A major concern for many issuers of all stripes was misalignment of rewards programs. The study found that misalignment between rewards programs and spending patterns had a measurable impact:

  • An average of $756 in lower monthly spending.
  • A 7 percentage-point greater likelihood of switching cards.
  • A 4 percentage-point greater likelihood of citing a problem.

This misalignment was more common among the 53% of cardholders who struggle to pay bills and/or have no financial planning, J.D. Power states.

While larger issuers were generally quick to adapt their programs to new spending habits, midsized issuer segment banks lagged in revamping rewards, Cabell says, meaning that some cardholders got stuck with outdated cards.

“If you’re a consumer paying an annual fee on a travel rewards card, but not accumulating any points, that could leave a sour note,” he adds.

Key Takeaway:

Consumers who have the right rewards program tailored to their spending habits tend to be more engaged and spend more on that card.

Customers who use cards with rewards programs tailored to them tend to be more active. The study found that, on average, customers whose spending and usage does not align with their rewards card spend just $503 per month on their primary card, compared to $1,259 for those who are aligned with their card.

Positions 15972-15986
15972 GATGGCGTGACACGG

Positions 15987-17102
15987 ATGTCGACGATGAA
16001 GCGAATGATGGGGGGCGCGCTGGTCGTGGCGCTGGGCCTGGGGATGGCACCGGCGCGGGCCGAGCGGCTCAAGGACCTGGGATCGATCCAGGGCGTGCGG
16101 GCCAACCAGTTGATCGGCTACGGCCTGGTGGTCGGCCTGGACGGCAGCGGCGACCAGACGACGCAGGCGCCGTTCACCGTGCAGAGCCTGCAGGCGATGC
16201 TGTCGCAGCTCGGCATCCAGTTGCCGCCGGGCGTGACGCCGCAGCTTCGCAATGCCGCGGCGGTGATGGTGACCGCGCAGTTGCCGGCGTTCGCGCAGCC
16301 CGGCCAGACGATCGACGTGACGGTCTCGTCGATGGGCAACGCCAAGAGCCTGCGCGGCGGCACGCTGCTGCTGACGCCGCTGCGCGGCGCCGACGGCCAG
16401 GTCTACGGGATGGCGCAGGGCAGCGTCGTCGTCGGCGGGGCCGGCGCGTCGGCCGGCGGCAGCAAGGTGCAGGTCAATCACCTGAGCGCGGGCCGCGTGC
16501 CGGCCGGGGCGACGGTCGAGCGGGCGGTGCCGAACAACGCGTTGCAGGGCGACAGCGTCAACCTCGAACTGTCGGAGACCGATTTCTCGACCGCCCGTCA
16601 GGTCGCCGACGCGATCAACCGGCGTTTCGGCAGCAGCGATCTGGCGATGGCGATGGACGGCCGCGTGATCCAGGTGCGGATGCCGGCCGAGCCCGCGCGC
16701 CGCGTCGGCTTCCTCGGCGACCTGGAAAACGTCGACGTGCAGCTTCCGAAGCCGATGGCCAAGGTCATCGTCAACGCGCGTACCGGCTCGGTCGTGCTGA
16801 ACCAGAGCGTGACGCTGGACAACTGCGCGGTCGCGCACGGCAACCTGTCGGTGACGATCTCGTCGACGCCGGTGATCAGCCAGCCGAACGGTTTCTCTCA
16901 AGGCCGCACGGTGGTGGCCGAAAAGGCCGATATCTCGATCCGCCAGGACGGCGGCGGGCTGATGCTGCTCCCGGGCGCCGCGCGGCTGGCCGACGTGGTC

Fintechs: Both Friend and Foe

Consumers who linked their card to a mobile payment service (e.g. PayPal in-store or Apple Pay or another mobile wallets) generally expressed higher satisfaction, the study found. One-third of cardholders in 2021 are using a mobile payment service with their card. Satisfaction among these cardholders is up to 39 points higher for mobile interaction than among customers who use the issuer’s mobile services alone.

This is a bit of a double-edged sword, Cabell observes. While issuers can expect happier and more engaged customers when they link their card with a mobile wallet, there is also the risk that the consumer associates that satisfaction with Apple Pay, say, rather than the card itself contained in the wallet.

Further, he notes, it can create issues down the road if consumers compare the issuer’s own mobile app negatively with the experience they have with the mobile wallet.

“It’s certainly a fuzzy line there in terms of benefit versus competition,” Cabell concludes.